Writing and all that follows




The discovery and loss of the cure to scurvy

I just re-read Maciej Cegłowski’s excellent essay on the discovery and loss of the remedy to scurvy.

Incidentally, I’ve seen scurvy used as a case study of how theory colours evidence (or directs the interpretation of it) before in Lukas Vermeer’s talk Creating data: a boat filled with sauerkraut.

There are loads of quotable passages, but rather than try to condense a great read into a few snippets, I’ll share a somewhat ancillary tidbit:

[T]echnological progress in one area can lead to surprising regressions. I mentioned how the advent of steam travel made it possible to accidentally replace an effective antiscorbutic with an ineffective one. An even starker example was the rash of cases of infantile scurvy that afflicted upper class families in the late 19th century. This outbreak was the direct result of another technological development, the pasteurization of cow’s milk. The procedure made milk vastly safer for infants to drink, but also destroyed vitamin C. For poorer children, who tended to be breast-fed and quickly weaned onto adult foods, this was not an issue, but the wealthy infants fed a special diet of cooked cereals and milk were at grave risk.

The essay contained two words new to me: antiscorbutic — having the effect of preventing or curing scurvy; and austral — of or coming from the south.

Ilya


British style guides

Style guides from BBC News, The Guardian and Observer and The Economist. Guardian also tweets about its style.

Ilya

  • “We’re always attracted to the edges of what we are, out by the edges where it’s a little raw and nervy.”
    —EL Doctorow (source)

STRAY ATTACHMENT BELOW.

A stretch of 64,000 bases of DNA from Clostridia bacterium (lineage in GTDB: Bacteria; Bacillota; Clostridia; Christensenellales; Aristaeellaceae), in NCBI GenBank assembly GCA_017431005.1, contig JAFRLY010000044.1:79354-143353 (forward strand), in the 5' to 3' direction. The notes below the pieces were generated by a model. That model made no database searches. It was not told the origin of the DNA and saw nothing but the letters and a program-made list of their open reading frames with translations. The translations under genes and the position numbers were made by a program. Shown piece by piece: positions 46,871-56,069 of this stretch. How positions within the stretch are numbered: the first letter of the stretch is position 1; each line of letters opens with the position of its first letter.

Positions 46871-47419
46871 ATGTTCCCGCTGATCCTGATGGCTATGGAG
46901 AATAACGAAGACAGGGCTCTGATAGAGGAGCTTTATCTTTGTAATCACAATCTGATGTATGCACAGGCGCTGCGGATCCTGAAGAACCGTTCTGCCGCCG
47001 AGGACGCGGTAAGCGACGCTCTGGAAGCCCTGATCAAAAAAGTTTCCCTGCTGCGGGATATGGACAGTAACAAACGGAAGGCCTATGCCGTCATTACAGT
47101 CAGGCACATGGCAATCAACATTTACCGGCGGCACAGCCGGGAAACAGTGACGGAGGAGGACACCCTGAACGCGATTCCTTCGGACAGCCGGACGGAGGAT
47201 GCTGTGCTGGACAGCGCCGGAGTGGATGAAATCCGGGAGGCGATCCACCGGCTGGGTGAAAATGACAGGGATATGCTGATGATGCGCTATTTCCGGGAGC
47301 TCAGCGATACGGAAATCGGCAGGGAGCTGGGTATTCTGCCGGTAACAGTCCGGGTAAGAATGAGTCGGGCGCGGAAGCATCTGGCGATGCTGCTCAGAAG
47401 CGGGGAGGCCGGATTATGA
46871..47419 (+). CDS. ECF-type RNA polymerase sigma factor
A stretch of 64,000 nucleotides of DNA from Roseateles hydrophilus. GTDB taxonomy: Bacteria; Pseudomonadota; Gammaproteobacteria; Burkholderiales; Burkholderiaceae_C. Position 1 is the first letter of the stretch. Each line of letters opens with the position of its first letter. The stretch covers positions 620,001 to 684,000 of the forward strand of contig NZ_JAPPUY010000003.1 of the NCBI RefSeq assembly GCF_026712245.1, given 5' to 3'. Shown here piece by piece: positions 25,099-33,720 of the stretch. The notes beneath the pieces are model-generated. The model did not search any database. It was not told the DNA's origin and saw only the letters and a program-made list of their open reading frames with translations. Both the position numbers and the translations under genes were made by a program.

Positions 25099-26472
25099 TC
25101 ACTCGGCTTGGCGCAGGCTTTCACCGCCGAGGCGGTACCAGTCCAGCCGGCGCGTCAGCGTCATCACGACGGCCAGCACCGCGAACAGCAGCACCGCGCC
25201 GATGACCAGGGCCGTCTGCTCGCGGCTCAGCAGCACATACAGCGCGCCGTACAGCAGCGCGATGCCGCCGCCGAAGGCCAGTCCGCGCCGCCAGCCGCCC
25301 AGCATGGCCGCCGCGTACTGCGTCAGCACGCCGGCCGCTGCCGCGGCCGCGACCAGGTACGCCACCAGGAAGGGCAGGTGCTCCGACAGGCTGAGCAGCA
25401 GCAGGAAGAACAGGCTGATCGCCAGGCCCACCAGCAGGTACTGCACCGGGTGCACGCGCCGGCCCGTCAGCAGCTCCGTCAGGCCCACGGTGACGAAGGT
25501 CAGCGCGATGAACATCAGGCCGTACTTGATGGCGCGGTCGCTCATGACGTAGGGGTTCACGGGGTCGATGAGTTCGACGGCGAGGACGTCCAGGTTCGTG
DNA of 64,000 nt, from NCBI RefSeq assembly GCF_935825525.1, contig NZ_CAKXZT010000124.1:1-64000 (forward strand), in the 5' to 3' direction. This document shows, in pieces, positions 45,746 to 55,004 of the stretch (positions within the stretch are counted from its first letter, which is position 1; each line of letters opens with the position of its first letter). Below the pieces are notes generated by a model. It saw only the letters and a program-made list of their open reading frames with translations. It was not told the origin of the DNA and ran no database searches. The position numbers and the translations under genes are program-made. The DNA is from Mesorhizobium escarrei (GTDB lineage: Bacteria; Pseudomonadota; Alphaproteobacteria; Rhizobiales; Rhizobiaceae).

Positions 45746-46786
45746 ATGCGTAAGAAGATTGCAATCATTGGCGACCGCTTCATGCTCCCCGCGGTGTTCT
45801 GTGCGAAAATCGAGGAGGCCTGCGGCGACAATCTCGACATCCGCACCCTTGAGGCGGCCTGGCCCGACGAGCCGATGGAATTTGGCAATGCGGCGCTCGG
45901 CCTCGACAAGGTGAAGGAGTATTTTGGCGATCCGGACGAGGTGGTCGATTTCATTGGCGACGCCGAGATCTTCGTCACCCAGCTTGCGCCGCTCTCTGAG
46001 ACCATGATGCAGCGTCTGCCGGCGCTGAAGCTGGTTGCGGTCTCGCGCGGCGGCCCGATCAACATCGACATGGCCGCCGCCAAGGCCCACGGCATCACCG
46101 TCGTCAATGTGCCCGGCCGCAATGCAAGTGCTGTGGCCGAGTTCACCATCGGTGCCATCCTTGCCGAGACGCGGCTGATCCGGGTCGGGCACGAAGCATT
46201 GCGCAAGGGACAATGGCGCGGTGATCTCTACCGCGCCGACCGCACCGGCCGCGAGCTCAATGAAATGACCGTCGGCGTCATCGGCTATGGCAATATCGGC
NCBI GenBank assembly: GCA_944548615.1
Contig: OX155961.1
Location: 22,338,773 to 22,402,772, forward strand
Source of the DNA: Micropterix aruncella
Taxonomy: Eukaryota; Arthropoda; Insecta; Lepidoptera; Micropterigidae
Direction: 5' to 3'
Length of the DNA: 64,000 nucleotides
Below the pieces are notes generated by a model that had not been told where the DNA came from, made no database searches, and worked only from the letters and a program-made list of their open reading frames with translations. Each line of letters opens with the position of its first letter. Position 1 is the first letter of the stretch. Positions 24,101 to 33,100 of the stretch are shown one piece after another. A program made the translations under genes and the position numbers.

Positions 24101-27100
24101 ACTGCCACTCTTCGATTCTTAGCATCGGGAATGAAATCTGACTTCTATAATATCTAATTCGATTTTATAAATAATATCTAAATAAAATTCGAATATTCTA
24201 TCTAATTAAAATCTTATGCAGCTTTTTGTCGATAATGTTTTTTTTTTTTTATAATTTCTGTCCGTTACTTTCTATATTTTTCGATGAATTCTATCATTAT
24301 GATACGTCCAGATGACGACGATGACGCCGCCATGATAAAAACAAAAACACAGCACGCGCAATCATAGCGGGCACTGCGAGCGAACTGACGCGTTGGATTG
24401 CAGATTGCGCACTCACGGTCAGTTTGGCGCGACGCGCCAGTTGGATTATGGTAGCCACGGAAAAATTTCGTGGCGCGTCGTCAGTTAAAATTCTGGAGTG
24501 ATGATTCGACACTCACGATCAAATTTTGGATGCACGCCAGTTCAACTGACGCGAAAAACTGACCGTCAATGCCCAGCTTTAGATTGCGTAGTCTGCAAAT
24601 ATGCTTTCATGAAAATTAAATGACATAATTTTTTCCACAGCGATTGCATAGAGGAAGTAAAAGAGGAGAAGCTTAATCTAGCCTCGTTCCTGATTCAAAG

• Bechdel test. “Asks whether a work of fiction features at least two women who talk to each other about something other than a man.”


  • "Hemingway" on Hemingway. A funny takedown of the Hemingway app, which tries -- in a rather simplistic way -- to help you make your writing clear and understandable.








Programmatic cut-ups

Reorganizing some long-lost demos of mine, I found my programmatic nod to William S. Burroughs’ cut-up technique. While I recall I was originally going to allow users to input text into the demo, I never got around to it. Here’s the demo, with the sample text as my entry on “fascist word processors”.

It’s obviously not perfect (the amount of parenthesis really messes up this sample), but it still sort of works. The script scans through the text, and at each pre-set punctuation mark, it “flips a coin” to determine whether or not to chop there or continue on. As the fragment gets longer, the probability to chop increases.

Ilya




A note about Georges Perec

The first thing I learned about Georges Perec is that he’d written a novel without using the letter ‘e’. Talk about creative constraints!

Perec’s best-known work, Life: A User’s Manual, is divided into 99 chapters, which “move like a knight’s tour of a chessboard around the room plan of a Paris apartment [building], describing the rooms and stairwell and telling the stories of the inhabitants.”